SB 856 — Juvenile Justice Reform Council - Maryland Catholic Conference

SB 856 — Juvenile Justice Reform Council

Committee: Senate Judicial Proceedings

Position: SUPPORT

The Maryland Catholic Conference offers this testimony in SUPPORT of Senate Bill 856.  The Catholic Conference represents the public-policy interests of the three (arch)dioceses serving Maryland, including the Archdioceses of Baltimore and Washington and the Diocese of Wilmington, which together encompass over one million Marylanders.

Senate Bill 856 would authorize the creation of a “Juvenile Justice Reform Council”.  The council would be charged with studying aspects of Maryland’s juvenile justice system, many aimed at restoration, such as education, support services and recidivism prevention.  The Council would also be charged with reviewing best practices from other states.   

In 2015, the General Assembly undertook a monumental bipartisan effort to establish the “Justice Reinvestment Coordinating Council”, which reviewed of numerous aspects of Maryland’s adult criminal justice system.  That effort led to the passage of the seminal “Justice Reinvestment Act” the following year, supported by the Conference.  On the heels of such a successful, bipartisan effort, one might ask:  if Maryland is willing to undertake a sweeping introspection into its adult criminal justice system, why not do the same with our youth justice system?   

In the pastoral statement Responsibility, Rehabilitation, and Restoration: A Catholic Perspective on Crime and Criminal Justice (2000), the United States Conference of Catholic Bishops stated, “We call upon government to redirect the vast amount of public resources away from building more and more prisons and toward better and more effective programs aimed at crime prevention, rehabilitation, education efforts, substance abuse treatment, and programs of probation, parole and reintegration.”  Additionally, the United States Conference of Catholic Bishops has further stated that “society must never respond to children who have committed crimes as though they are somehow equal to adults fully formed in conscience and fully aware of their actions.”  Moreover, it is well-settled, in many secular, judicial and faith-based circles, that holding youth to the same standards of accountability as a fully-formed adult is plainly unjust.  In Miller v. Alabama, 132 S. Ct. 2455 (2012), the United States Supreme Court specifically noted that youthful offenders possessed “diminished capacity” and the inability to fully appreciate the risks and consequences of their actions.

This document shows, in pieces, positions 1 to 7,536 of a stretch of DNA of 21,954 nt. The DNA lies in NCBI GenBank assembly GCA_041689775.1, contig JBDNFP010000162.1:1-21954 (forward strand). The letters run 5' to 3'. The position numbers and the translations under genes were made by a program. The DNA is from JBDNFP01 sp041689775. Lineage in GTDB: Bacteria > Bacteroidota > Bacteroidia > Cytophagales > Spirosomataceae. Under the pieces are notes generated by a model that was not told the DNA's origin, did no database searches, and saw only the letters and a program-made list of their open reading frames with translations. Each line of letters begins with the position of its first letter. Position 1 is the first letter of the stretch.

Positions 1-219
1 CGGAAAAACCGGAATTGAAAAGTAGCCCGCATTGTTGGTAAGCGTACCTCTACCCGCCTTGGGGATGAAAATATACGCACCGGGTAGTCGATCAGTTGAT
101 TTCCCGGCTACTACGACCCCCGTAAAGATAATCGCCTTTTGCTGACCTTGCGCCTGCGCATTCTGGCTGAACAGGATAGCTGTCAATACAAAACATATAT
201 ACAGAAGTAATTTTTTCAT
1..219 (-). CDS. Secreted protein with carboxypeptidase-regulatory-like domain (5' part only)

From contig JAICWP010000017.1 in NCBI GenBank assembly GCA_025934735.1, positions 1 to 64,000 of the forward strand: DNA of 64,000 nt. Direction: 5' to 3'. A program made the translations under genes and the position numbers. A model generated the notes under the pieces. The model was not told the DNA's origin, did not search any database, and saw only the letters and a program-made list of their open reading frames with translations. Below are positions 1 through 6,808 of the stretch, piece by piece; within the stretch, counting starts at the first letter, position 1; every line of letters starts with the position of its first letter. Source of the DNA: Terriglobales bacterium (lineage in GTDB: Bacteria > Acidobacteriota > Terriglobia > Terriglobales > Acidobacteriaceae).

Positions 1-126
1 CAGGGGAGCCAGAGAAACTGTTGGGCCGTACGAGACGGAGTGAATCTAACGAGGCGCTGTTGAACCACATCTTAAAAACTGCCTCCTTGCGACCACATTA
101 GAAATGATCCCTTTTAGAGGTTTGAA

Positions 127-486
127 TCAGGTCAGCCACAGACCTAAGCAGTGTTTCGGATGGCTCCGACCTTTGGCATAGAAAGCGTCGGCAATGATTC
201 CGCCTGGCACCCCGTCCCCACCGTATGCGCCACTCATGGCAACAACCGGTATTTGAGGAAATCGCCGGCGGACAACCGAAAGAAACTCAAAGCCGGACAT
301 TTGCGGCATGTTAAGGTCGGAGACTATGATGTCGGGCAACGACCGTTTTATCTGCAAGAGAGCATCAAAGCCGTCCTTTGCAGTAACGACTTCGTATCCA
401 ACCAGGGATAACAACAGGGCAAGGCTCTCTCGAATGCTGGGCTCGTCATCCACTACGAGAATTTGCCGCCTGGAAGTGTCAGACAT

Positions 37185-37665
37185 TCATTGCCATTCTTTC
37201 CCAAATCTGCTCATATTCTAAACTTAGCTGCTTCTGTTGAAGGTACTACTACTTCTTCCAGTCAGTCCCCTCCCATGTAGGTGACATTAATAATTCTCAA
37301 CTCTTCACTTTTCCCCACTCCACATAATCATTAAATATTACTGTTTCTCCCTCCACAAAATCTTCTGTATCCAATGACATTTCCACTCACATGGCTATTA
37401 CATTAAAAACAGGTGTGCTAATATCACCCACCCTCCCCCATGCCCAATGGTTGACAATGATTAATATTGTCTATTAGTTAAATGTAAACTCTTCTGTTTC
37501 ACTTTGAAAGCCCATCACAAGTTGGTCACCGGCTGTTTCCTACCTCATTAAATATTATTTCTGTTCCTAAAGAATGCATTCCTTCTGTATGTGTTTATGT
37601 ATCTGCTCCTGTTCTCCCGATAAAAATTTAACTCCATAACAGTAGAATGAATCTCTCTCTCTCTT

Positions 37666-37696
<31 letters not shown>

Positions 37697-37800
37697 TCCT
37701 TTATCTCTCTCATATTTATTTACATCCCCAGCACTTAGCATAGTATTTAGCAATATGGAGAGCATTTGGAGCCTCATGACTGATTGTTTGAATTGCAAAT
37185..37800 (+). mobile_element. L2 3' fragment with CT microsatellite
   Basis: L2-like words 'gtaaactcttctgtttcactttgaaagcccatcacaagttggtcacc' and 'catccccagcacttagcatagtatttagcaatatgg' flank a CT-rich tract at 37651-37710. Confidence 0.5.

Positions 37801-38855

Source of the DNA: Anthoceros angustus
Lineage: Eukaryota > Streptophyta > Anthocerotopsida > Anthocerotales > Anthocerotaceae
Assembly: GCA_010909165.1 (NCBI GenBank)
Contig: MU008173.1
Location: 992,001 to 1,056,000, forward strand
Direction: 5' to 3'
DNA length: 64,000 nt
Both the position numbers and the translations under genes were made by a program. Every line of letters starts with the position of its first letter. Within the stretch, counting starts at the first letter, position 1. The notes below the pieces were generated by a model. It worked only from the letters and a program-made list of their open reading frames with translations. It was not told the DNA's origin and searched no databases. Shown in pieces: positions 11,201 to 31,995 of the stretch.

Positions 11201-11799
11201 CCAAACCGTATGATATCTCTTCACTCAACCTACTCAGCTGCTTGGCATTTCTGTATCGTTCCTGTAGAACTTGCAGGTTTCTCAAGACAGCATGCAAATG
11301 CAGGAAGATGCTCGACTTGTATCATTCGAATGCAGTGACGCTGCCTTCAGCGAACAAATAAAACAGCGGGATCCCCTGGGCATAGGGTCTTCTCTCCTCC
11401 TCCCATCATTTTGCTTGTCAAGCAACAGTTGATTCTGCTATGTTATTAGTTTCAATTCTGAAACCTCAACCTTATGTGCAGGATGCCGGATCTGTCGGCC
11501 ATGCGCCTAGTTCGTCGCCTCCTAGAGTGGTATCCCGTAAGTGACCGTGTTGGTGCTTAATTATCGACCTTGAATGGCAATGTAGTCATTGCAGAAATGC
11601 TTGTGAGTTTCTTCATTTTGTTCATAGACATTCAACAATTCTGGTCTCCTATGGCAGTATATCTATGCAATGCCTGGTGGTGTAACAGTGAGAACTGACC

In recent years, the MCC has supported various juvenile justice reform proposals. Whether it was increased educational services for incarcerated youths, limitations automatically charging youth as adults, eradicating without parole for juvenile offenders, or ensuring that youth are not housed with adult inmates, all of these efforts were grounded in Church teaching.  The Church thus remains a strong advocate for restorative justice, particularly within the juvenile system.  We therefore urge a favorable report on Senate Bill 856, thus authorizing a much-needed review of Maryland’s juvenile justice system.